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tcpproxy project is a proxy (or tunnel or redirector) for TCP/IP protocols.




tcpproxy project is a proxy (or tunnel or redirector) for TCP/IP protocols. In standalone mode it waits for incoming connections forwarding them to another machine or starting a local server program.

Several programs with this function or something similiar are around. However, tcpproxy's design goal was to let it operate on some kind of firewall.

Here are some key features of "tcpproxy":

· Extensive logging to syslog,
· Interface based configuration,
· can bind to a particular interface on a multi-homed host,
· set's environment variables before calling a local server program,
· support for external access control programs,
· can be started from inetd or run in standalone mode.

tcpproxy was created with a transparent TCP proxy in mind. When it's used to start local server programs (e.g. an FTP server) it can however also work as "port multiplexer" since it requires different configurations for different interfaces (there are no defaults).

Interface based configuration

tcpproxy's services are always bound to a certain interface. Suppose you have a multi-homed host (e.g. a firewall) with the IP numbers (part of your LAN) and (connected to the Internet). The configuration
port 119


forwards then any connection made to your local interface on the NNTP port to the machine The provider's news server appears now to run on your firewall. Furthermore, if you for each port only a single interface where you want to have tcpproxy's service, tcpproxy will not even bind to the others. For the example above this means that someone trying to connect to your external interface would only see a closed port.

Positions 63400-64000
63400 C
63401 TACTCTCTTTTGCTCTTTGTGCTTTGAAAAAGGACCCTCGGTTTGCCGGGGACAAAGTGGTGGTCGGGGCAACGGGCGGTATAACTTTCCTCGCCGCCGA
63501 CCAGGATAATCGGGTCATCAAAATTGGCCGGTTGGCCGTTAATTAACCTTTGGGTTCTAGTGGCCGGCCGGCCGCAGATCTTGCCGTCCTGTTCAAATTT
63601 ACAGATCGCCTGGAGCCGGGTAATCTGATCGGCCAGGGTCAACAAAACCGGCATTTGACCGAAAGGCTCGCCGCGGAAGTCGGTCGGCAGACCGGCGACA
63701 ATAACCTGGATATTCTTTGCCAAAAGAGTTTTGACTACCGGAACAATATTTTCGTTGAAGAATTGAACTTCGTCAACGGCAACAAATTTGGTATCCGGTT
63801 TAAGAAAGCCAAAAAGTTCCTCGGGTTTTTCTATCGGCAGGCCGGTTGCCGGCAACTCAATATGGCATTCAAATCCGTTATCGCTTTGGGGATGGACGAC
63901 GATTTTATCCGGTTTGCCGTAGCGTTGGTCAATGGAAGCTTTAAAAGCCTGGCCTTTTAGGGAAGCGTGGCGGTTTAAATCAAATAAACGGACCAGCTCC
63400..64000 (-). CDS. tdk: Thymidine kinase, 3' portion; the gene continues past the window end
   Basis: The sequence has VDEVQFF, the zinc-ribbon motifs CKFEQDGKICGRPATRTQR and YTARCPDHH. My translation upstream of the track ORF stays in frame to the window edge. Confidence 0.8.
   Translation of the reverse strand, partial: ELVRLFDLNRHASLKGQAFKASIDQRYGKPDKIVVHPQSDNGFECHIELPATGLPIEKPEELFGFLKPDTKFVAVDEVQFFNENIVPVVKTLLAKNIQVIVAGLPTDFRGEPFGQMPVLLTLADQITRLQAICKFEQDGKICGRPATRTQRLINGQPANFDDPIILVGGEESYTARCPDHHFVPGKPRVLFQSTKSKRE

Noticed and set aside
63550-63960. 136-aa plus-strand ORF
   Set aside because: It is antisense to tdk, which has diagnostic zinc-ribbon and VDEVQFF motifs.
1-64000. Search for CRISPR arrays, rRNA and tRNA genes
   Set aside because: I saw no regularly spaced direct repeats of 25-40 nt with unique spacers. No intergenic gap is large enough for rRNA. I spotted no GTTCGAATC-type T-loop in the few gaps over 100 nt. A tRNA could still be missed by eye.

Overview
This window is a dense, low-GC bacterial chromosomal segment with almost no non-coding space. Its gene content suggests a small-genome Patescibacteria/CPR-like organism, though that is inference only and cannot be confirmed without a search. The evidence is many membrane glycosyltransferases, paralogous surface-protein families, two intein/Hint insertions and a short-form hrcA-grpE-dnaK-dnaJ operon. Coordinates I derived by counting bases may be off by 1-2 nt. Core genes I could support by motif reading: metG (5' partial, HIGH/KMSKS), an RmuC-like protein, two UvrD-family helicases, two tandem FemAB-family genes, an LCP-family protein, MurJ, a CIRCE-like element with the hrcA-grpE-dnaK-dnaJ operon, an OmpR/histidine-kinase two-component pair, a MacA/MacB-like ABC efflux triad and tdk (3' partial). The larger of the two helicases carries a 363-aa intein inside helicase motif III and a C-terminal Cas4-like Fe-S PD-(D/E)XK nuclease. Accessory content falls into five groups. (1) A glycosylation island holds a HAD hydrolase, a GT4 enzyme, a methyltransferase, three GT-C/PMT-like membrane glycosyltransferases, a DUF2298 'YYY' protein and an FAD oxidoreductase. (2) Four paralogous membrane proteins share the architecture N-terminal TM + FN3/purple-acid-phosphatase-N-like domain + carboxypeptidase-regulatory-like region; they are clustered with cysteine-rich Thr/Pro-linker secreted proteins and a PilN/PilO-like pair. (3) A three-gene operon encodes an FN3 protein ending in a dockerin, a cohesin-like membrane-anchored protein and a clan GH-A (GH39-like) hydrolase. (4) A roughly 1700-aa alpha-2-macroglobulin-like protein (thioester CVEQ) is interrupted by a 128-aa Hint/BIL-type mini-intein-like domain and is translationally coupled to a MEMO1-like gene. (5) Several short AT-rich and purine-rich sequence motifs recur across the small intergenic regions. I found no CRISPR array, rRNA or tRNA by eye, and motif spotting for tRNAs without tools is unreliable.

Now suppose you want to use a second NNTP server from your LAN. You would first configure a second IP number on your internal interface, e.g. and then reconfigure tcpproxy:

port 119

Depending on the incoming interface of a client request the connection is forwarded to one of the servers.

In this case the firewall's external interface is opened on port 119 and a port scan would show that there's some kind of service. If however someone connects to the outer interface the connection is immediatly dropped, simply because tcpproxy isn't configured to handle request on the interface and tcpproxy doesn't accept service defaults.

If you like you can extend this configuration to

port 119
exec /bin/date

for the scanner's amusement. But you might also want to write a message to your system's syslog.

Access control

tcpproxy implements access control by calling external, user provided, script, the so called "access control programs" (or in short: acp's). I implemented them because I wanted to be able to deny service usage based on anything I like, not just on the client's IP number or it's name.
Last updated on September 2nd, 2007

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